Big data: Over-hyped and under-utilised
Companies are missing the big data boat - it's there for everyone but its potential is being wasted.
The spectre of big data analytics is driving businesses everywhere to re-evaluate their strategies and consider massive investments to monetise their data. But, many are missing the point - big data is available to virtually everyone without significant investment, and it's being under-utilised within the enterprise right now.
Too many enterprises hold the mistaken belief that to get value from big data, they must invest heavily in infrastructure and software solutions that will allow them to gather practically all the internal and external, structured and unstructured, data that exists, store it in massive data reservoirs and then embark on lengthy data analytics processes to arrive at insights.
This belief holds them back from fully capitalising on the big data they already have access to. Budget constraints and perceived complexity are limiting their use of data beyond the walls of their own enterprises. This need not be the case.
Big data has been hyped to a point where it has become daunting to many. Yet, in reality, it is just the next level of the BI, fact-finding and business logic that has existed for years. Big data practice simply delivers quicker value to end-users through enablement factors such as the Internet, the cloud and the availability of feature-rich tools.
At its most basic
Many of these tools are affordable and scalable to a single user anywhere on the planet. For example, a consumer with a concern about his health might use his smartphone to go online and research high cholesterol symptoms and treatment. He uses a search engine to distil the massive volumes of big data that exist on the subject; he assesses the information and makes an informed decision to consult a doctor based on that information. This is big data analytics methodology and analytics tools in use in their simplest form.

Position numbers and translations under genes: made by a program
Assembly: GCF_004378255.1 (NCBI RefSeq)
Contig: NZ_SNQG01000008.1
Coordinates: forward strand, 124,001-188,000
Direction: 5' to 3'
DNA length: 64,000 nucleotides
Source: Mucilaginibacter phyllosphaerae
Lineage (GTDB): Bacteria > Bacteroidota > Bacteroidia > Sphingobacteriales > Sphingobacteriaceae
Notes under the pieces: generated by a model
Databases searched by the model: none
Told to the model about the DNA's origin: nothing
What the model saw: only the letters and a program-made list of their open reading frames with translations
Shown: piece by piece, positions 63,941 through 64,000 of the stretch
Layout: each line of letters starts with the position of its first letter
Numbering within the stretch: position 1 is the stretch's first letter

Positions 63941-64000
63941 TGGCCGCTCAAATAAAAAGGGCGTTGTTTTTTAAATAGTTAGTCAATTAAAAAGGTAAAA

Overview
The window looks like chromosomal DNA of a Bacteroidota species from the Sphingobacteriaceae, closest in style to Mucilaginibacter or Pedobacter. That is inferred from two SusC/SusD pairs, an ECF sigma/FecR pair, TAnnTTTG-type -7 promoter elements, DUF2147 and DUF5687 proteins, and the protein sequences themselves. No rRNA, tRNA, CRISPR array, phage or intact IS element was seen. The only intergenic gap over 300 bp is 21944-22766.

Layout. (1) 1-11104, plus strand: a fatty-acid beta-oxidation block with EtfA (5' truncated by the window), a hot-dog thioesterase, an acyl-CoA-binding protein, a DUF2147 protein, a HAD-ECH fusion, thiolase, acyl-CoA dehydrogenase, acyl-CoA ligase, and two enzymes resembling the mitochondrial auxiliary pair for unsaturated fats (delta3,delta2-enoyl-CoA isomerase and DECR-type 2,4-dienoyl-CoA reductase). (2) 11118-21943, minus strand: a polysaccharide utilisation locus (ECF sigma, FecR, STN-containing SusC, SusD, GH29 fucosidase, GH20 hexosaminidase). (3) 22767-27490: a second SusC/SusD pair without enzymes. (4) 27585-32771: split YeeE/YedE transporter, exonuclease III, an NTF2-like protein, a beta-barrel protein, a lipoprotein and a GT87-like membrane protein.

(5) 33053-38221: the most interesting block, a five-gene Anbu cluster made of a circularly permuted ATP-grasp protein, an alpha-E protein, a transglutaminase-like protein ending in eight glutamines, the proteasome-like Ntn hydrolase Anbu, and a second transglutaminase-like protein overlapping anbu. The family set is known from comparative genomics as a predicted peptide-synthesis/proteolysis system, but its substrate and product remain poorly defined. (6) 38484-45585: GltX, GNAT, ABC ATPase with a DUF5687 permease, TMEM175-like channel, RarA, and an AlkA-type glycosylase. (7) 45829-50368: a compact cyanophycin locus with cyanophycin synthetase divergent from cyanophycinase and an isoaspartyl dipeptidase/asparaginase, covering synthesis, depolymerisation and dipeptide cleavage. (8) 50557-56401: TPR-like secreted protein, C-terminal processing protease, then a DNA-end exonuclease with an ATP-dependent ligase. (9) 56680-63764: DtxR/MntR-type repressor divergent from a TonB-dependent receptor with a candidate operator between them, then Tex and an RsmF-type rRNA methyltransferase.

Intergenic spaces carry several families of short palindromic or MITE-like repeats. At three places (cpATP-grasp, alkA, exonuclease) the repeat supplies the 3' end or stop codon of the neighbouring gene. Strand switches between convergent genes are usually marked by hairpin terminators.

Big data is not as big as it sounds.
On a larger scale, a car dealer might assess his sales figures and expand his insight by following social media opinions about the car models he sells, studying industry forecasts and trends, and reading columns about buyer priorities. By bringing additional, external inputs into his data, he positions himself to offer better deals or models more likely to sell.
In these cases, the value of the data analysis comes from distilling only the relevant data from multiple sources to support decision-making.
In large enterprises, large amounts of data already exist - often in siloes within the BI, CRM, customer service centre and sales divisions. This data, supplemented with external data from quality research, social media sentiment analysis, surveys and other sources, becomes big data that can be harnessed to deliver more advanced insights for a competitive edge.
Big data is not as big as it sounds, and companies do not need to invest millions to start benefiting from it. They just need to start looking outside the organisation and bringing in information that is relevant to the business case they want to address.